TGA approves Moderna COVID-19 vaccine for adults


Tuesday, 10 August, 2021

TGA approves Moderna COVID-19 vaccine for adults

Moderna’s COVID-19 vaccine has been given provisional approval by the Therapeutic Goods Administration (TGA) for Australians aged 18 years and over, and will join Pfizer and AstraZeneca in the nation’s vaccine rollout. A fourth vaccine made by Johnson & Johnson has also been approved by the TGA but has not been purchased for the rollout.

Prime Minister Scott Morrison said the TGA approval would provide another shot in the arm for Australia’s vaccination rollout.

“Our world-class regulator, the TGA, has given the green light to Moderna’s COVID-19 vaccine, finding it safe, effective and the best way to stop severe illness and hospitalisation,” the Prime Minister said.

“Every vaccination saves lives and gets us one step closer to reaching 70% of Australians, aged over 16, vaccinated before the end of the year.

“Our National Plan is working with the vaccination rollout ramping up, with more than 1.3 million vaccines administered in just one week. Now we have Moderna, Pfizer and AstraZeneca available as well as more doctors, more nurses and more pharmacists to help get jabs in arms.”

The TGA approval notes the Moderna vaccine will require two doses to be administered 28 days apart.

The Australian Government has already secured 25 million Moderna doses, with the first million expected to arrive in September. Planning is underway for these vaccines to roll out through approved pharmacies and other providers.

A total of 10 million doses will be dispatched to Australia in 2021 and a further 15 million booster doses in the first half of 2022.

Minister for Health and Aged Care Greg Hunt said the approval is a further important step forward for Australia’s COVID-19 vaccine rollout.

“We expect the Moderna vaccine to be available as an option for eligible Australians from September 2021, after final advice from ATAGI is received,” Minister Hunt said.

The Australian Technical Advisory Group on Immunisation (ATAGI) COVID-19 Working Group will factor the provisional approval and supplies of the Moderna vaccine into their future advice regarding the COVID-19 vaccine rollout.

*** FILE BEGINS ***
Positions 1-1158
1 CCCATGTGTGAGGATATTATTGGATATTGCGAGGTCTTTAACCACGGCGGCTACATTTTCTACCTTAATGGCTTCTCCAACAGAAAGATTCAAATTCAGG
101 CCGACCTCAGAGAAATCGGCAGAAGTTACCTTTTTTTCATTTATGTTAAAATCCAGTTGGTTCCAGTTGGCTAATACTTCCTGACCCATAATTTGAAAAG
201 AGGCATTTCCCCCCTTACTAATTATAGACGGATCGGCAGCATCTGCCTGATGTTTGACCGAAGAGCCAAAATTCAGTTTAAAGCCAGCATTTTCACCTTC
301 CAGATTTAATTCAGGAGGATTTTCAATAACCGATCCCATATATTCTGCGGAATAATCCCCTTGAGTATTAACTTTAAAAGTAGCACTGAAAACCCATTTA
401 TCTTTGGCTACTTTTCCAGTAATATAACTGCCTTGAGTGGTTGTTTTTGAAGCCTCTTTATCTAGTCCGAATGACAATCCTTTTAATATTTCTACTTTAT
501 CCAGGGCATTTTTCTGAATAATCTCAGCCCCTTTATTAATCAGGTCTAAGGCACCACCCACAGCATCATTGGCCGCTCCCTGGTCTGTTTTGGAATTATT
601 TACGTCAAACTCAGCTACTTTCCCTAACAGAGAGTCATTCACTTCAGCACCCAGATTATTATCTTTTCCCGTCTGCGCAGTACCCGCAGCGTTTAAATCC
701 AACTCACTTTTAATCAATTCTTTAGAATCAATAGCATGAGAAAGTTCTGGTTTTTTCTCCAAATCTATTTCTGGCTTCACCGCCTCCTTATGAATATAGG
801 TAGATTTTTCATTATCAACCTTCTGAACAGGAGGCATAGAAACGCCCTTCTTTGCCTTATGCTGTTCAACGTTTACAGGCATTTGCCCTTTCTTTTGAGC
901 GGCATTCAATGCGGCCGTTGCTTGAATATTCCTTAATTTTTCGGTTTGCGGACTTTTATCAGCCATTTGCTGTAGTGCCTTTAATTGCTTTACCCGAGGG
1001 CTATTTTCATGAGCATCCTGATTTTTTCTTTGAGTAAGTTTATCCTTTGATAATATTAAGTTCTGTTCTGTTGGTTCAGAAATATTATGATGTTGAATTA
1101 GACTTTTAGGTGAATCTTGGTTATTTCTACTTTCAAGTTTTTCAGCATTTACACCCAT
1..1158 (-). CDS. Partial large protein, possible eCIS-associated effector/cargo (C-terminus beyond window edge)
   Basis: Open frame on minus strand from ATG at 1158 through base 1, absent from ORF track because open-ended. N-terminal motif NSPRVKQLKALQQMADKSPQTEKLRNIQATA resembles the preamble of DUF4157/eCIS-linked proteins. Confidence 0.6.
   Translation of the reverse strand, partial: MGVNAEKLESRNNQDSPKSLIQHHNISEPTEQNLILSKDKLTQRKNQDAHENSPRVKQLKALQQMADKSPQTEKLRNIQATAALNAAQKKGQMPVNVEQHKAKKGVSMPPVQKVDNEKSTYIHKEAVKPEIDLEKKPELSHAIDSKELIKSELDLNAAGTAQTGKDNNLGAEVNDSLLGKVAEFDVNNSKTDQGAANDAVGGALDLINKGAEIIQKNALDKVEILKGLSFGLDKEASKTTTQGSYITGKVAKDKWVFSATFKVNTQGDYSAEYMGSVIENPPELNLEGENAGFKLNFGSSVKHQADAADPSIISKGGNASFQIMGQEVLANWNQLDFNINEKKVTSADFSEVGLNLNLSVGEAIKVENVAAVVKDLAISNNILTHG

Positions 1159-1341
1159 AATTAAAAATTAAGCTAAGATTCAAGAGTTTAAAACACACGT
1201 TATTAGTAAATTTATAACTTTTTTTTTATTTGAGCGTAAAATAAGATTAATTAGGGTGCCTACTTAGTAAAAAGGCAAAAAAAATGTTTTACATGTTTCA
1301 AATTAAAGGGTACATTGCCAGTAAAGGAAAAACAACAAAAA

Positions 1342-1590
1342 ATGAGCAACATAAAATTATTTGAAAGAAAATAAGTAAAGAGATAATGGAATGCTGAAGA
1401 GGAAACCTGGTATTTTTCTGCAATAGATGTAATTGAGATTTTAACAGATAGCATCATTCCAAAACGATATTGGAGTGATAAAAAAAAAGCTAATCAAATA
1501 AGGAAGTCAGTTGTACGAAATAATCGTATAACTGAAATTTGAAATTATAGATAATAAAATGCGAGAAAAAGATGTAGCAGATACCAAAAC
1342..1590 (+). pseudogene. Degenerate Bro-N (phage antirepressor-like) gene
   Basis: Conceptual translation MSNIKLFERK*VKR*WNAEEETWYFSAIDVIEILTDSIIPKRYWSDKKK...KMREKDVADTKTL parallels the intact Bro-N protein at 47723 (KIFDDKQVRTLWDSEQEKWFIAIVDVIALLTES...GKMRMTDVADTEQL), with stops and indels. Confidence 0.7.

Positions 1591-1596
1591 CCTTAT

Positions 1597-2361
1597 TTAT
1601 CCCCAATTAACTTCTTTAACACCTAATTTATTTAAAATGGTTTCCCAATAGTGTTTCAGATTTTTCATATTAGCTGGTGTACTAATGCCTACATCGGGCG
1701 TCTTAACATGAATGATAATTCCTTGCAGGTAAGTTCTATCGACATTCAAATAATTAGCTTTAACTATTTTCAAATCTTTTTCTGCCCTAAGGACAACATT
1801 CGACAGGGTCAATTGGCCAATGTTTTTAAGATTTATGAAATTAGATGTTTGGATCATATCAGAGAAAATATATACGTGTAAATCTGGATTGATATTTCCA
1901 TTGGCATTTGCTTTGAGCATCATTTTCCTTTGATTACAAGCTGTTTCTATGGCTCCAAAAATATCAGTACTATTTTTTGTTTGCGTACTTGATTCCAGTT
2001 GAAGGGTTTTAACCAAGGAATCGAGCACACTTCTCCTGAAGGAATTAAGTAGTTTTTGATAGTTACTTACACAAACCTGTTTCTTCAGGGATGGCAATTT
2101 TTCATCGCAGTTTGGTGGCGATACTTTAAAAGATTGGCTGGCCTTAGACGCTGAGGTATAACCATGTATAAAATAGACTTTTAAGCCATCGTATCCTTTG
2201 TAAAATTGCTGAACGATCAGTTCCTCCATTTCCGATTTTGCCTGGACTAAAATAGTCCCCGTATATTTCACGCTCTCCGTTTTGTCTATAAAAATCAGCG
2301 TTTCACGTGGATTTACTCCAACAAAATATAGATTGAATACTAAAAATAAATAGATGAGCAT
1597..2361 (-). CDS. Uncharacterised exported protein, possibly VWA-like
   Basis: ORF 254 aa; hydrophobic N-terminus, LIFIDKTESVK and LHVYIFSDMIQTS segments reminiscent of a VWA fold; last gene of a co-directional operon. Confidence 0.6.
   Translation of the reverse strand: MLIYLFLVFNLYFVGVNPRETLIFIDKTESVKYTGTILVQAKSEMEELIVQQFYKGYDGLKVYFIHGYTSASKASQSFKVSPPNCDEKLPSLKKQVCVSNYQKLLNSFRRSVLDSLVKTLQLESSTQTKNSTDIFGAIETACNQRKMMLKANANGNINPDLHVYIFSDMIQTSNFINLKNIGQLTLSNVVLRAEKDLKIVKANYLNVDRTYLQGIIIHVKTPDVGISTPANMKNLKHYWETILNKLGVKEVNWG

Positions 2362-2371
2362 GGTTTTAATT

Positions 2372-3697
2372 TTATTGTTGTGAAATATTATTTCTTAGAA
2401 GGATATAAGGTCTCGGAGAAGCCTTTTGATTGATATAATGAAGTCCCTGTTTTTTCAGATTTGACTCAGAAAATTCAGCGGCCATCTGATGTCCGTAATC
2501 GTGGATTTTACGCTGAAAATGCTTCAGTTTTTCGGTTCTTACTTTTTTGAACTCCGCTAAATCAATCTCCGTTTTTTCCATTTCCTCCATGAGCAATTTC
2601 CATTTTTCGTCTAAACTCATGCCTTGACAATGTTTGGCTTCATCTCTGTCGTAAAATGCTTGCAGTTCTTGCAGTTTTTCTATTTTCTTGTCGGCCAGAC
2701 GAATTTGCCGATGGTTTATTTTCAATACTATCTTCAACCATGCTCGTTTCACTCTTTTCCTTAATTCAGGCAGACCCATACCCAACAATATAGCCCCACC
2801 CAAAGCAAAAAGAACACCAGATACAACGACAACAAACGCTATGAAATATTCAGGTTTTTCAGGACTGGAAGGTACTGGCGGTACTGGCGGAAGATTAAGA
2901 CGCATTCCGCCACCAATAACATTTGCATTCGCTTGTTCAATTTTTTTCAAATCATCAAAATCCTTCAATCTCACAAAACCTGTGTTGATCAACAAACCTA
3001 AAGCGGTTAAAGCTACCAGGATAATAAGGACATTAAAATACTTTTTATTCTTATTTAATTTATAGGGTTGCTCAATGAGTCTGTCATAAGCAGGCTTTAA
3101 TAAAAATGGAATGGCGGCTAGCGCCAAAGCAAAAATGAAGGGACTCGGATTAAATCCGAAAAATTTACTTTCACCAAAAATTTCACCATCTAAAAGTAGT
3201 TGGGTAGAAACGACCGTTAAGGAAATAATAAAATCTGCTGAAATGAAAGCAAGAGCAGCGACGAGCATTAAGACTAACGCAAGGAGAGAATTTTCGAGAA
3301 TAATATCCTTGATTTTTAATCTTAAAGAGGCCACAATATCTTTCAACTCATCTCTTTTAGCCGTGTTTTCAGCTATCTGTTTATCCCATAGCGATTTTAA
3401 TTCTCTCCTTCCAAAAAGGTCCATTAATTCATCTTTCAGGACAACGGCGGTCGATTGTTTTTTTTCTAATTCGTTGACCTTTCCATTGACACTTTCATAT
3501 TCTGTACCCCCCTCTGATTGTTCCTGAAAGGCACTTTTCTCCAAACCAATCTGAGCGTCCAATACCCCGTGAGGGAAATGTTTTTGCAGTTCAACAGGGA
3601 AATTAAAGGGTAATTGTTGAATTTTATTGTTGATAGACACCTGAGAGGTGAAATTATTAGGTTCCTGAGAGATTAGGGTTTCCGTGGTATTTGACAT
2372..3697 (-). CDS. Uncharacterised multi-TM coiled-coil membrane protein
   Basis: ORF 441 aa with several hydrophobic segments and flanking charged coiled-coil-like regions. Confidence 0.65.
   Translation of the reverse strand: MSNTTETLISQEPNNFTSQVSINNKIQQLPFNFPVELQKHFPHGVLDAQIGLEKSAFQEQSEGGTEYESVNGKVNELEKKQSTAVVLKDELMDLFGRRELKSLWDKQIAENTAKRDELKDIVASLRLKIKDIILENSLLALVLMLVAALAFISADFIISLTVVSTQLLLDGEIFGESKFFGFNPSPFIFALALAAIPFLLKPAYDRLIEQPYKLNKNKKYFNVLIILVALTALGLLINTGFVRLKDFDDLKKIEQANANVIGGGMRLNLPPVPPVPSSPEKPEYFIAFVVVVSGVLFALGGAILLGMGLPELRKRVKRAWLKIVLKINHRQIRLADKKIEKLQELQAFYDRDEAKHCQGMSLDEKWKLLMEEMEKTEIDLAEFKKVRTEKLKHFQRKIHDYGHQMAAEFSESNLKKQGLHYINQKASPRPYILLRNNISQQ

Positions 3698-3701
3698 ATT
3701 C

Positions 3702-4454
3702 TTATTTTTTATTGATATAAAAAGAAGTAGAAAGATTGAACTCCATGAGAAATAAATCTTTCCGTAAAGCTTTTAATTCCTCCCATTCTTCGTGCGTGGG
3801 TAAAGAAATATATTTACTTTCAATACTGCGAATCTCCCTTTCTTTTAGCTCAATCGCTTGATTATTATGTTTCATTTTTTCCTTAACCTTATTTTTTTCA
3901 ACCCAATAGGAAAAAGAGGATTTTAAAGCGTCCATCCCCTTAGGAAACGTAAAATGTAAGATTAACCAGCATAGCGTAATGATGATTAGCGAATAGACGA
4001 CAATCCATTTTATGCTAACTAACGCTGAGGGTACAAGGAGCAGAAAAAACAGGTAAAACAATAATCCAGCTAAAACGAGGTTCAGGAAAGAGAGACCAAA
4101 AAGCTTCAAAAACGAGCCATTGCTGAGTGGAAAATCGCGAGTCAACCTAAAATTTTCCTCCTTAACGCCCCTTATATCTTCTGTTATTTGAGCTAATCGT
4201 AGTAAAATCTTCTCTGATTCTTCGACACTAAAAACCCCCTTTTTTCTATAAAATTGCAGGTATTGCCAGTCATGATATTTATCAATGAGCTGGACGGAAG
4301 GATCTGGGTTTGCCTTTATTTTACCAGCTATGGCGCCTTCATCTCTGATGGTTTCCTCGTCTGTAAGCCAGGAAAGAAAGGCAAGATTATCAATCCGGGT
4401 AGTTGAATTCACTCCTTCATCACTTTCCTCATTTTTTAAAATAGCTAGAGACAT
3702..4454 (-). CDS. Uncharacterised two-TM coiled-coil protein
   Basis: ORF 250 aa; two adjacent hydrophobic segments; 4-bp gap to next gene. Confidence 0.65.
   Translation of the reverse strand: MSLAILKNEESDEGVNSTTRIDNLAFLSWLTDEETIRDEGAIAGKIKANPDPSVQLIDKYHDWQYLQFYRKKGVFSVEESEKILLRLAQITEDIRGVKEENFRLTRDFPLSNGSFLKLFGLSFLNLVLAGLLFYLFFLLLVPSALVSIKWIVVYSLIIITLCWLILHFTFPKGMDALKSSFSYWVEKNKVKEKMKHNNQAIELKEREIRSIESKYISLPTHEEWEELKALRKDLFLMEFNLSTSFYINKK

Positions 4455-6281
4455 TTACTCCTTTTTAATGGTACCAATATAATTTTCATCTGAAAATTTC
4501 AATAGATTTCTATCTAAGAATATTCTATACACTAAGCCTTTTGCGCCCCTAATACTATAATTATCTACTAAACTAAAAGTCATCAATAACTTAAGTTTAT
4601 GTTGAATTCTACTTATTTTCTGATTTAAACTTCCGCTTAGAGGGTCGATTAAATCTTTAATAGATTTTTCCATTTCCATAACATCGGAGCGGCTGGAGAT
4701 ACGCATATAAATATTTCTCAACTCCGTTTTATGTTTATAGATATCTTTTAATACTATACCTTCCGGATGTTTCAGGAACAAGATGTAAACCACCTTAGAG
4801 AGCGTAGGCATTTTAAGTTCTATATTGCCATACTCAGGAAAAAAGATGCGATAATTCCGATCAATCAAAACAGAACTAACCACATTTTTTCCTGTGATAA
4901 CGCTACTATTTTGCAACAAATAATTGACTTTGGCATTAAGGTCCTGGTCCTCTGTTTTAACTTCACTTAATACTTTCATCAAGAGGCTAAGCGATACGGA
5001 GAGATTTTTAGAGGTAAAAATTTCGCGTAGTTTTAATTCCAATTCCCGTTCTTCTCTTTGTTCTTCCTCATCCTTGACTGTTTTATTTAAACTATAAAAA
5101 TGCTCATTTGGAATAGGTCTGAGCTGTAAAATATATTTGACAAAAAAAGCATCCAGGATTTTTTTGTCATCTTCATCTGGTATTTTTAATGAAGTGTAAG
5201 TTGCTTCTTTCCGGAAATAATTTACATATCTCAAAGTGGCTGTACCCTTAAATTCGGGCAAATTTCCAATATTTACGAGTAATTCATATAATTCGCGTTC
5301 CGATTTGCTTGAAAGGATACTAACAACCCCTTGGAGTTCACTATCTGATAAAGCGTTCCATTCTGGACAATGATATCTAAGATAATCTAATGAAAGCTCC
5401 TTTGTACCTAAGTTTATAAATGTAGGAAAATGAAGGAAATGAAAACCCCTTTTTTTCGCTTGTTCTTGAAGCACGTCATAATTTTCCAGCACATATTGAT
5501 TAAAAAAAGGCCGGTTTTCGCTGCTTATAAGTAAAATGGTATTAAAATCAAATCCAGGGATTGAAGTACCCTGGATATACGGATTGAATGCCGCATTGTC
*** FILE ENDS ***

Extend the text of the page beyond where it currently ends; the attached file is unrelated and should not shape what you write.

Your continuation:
The Moderna vaccine is an mRNA vaccine, the same vaccine type as the Pfizer vaccine, which is already in use in Australia.

The Moderna vaccine has been found to have strong efficacy in preventing symptomatic COVID-19 and severe COVID-19 in clinical trials. It is being widely used in the United Kingdom, Canada, the European Union, the United States and Singapore, where it has either regulatory approval or emergency authorisation.

“It is indeed welcome news to hear of the approval of yet another safe and effective vaccine for COVID-19 in this country,” said Paul Griffin, Director of Infectious Diseases at Mater Health Services, Associate Professor of Medicine at the University of Queensland, and Medical Director and Principal Investigator at Q-Pharm, Nucleus Network.

“While our rollout has faced many challenges, it is clear that supply has been one of the most significant constraints and to have an additional vaccine as an option reduces our reliance on existing supply chains that have not been able to meet demand thus far (keeping in mind of course that the AstraZeneca vaccine is manufactured in Australia so not in limited supply).

“Moderna has demonstrated high levels of efficacy in large clinical trials that have been verified by data arising from extensive real-world experience. Whilst similar to Pfizer in terms of mechanism of action, safety, efficacy and effectiveness, subtle differences include that the interval is four weeks between doses for Moderna as opposed to three typically with Pfizer, and it does appear Moderna has slightly more temperature stability data so is a little easier to transport and store, including for example being able to be stored at fridge temperature for 30 days and room temperature for 12 hours,” he said.

Data to support the use of Moderna’s COVID-19 vaccine in younger Australians, aged 12–17 years, is being reviewed by the TGA and further decisions may be made in the coming weeks.

Image credit: ©stock.adobe.com/au/Bihlmayerfotografie

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